Surfaces for Soundness

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What if our top pole vaulters had to do their run up to the jump on bitumen?  Or our footballers had to play on sand. Or the netball games were held on synthetic turf.? What would that do to the game? But more importantly … what effect would it have on the athletes in the various disciplines?


After extensive consultation and study, the FEI has recently released a white paper on equine surfaces.

The crux of the study is an investigaton of the effect of various arena surfaces and footings on the orthopaedic health of sport horses in the seven FEI disciplines, plus TB racing. The idea is to try and reduce the incidence of injury and breakdown and make the various arenas safer for horses and their humans.

And the consultant who presented the international inter-university team project to the FEI earlier this year, was Lars Roepstorff,  Professor of functional anatomy at the Swedish University of Agricultural Sciences.

Professor Roepstorff  (pictured left) - himself a keen show jumper – will be one of the keynote speakers at the forthcoming Functional Hoof Conference, in Victoria, Australia, in November. He is passionate about using science to help humans help horses. He has travelled the world testing surfaces with a mechanical hoof that mimics the biomechanics of a horse. His research based on biology and technology. The aim is to define an optimal surface for various disciplines “from cutting to harness racing to trotting to equestrian event horses – they all work on very different surfaces and have very different requirements regarding shoeing, trimming and whether they should have shoes or not.”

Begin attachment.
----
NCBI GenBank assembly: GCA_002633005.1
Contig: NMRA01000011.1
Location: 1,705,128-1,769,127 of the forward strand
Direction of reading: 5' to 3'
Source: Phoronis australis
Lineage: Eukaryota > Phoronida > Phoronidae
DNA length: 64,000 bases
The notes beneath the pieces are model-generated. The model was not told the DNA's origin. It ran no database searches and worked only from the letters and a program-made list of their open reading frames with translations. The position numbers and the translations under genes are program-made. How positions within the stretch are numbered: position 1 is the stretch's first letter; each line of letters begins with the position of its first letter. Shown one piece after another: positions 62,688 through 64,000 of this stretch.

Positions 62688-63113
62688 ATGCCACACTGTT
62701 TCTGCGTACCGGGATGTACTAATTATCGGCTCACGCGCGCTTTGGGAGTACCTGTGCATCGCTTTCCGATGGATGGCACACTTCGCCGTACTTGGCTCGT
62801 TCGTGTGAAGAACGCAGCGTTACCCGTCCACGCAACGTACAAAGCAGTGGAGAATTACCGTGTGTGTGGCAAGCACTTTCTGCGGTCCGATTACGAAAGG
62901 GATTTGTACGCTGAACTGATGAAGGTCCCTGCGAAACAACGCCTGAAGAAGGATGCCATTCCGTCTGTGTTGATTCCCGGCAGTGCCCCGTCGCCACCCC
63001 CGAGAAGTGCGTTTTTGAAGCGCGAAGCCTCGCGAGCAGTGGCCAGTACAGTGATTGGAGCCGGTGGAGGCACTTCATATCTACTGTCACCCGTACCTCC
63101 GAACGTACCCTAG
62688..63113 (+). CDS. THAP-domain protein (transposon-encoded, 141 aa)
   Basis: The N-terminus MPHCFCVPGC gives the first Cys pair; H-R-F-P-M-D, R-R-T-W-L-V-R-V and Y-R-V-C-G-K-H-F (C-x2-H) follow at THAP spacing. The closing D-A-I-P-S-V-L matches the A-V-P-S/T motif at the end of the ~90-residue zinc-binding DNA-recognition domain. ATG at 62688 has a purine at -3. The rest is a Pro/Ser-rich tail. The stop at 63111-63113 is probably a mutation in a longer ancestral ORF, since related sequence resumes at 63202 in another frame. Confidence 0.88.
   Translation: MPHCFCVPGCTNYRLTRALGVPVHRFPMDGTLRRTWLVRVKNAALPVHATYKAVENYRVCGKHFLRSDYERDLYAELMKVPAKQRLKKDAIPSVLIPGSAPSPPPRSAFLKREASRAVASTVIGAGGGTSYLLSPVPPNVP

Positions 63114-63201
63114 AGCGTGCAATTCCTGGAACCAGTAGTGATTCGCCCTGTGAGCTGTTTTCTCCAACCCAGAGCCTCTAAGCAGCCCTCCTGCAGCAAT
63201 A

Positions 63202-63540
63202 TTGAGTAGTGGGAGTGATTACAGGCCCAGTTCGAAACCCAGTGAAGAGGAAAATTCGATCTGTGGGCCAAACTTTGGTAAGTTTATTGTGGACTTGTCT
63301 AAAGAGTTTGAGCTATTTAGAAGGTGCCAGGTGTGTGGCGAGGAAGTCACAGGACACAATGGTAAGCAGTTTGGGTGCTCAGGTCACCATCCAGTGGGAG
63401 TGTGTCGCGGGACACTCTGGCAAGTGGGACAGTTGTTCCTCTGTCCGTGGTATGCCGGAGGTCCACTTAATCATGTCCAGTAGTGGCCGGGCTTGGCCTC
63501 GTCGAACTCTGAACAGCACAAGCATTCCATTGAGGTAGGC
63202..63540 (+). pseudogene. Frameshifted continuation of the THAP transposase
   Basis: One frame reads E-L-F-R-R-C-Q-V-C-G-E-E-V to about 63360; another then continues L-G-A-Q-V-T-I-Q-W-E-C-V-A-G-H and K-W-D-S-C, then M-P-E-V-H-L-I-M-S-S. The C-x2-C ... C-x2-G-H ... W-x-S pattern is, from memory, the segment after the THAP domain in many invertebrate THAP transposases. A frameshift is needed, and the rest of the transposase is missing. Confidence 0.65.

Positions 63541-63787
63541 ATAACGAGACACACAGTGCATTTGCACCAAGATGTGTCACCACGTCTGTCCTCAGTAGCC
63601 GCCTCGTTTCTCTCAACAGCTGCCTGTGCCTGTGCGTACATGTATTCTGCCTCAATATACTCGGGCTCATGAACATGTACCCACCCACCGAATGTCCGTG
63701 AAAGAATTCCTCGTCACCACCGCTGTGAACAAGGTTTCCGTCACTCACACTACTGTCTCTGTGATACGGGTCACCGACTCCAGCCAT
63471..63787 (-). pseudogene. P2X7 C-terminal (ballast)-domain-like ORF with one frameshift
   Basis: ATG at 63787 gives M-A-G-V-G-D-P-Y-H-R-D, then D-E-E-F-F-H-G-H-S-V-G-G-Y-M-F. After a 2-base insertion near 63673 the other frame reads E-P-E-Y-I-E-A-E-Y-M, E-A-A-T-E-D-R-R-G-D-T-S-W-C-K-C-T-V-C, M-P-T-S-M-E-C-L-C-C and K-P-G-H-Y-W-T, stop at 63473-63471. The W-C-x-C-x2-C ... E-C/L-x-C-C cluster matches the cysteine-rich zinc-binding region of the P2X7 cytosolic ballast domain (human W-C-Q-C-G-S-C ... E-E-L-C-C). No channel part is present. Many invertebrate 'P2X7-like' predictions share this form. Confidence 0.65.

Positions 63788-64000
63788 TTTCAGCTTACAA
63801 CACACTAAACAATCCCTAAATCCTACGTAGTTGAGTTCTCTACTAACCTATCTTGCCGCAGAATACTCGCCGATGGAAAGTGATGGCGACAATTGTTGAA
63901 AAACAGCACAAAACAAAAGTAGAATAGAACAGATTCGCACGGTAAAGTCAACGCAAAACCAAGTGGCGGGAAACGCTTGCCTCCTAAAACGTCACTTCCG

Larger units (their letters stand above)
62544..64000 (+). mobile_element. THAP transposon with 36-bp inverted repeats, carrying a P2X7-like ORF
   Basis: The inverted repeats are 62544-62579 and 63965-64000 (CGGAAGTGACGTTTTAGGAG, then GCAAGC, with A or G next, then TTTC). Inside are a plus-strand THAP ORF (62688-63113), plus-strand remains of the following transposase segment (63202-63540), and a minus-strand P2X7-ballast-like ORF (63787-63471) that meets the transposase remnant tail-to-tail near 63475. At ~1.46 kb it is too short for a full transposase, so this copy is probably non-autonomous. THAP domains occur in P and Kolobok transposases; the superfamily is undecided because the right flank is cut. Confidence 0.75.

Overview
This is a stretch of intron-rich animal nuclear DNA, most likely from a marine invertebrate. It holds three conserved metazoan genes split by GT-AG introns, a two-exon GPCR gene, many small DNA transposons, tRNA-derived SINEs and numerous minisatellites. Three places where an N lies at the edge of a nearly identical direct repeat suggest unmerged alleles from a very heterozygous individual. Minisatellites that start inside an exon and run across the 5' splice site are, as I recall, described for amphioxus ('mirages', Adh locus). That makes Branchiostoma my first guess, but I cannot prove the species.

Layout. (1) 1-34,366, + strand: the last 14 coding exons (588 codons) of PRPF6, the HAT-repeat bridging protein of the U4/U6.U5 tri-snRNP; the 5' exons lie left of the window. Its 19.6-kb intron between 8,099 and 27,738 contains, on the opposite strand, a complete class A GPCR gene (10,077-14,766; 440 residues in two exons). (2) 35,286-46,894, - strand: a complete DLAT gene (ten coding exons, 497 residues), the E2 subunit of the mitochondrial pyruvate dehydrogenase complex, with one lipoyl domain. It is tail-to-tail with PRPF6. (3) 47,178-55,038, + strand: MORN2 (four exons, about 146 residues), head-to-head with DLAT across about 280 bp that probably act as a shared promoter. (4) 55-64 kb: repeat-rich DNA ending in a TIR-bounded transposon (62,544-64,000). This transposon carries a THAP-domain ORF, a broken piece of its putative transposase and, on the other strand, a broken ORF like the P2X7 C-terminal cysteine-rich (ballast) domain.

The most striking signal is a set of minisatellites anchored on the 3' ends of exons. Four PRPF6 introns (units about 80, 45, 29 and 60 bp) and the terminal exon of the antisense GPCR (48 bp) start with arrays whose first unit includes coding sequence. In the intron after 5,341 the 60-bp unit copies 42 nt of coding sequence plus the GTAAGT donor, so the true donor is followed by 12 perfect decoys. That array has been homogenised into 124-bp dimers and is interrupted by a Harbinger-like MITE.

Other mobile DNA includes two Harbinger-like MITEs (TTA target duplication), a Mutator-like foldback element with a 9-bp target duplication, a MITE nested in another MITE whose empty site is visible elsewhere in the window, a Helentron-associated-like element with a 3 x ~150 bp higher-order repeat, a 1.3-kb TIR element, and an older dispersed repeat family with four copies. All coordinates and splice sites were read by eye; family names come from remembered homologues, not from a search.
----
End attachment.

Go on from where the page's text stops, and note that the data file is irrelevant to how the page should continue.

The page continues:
The research has looked in particular at the effect of various footings on horse locomotion. At some racetracks – for example – certain synthetic surfaces have been removed because of the problems they created for horses and riders. However, Professor Roepstorff cautions that it may be the maintenance rather than the surface itself, which is the problem. Two similar surfaces, maintained in different ways, may affect horses quite differently, he says. One might work well, and the other may fail.


In tandem with his interest in equine footings and surfaces, the Swedish researcher has become a world authority on how best to train and prepare horses for competition, across a range of disciplines, on particular surfaces.

He says he will be devoting time in his presentation in Daylesford to this aspect of his work.  The topic is expected to draw interest from dressage riders, show jumpers and the racing industry.

 - Rebecca Jacaranda Scott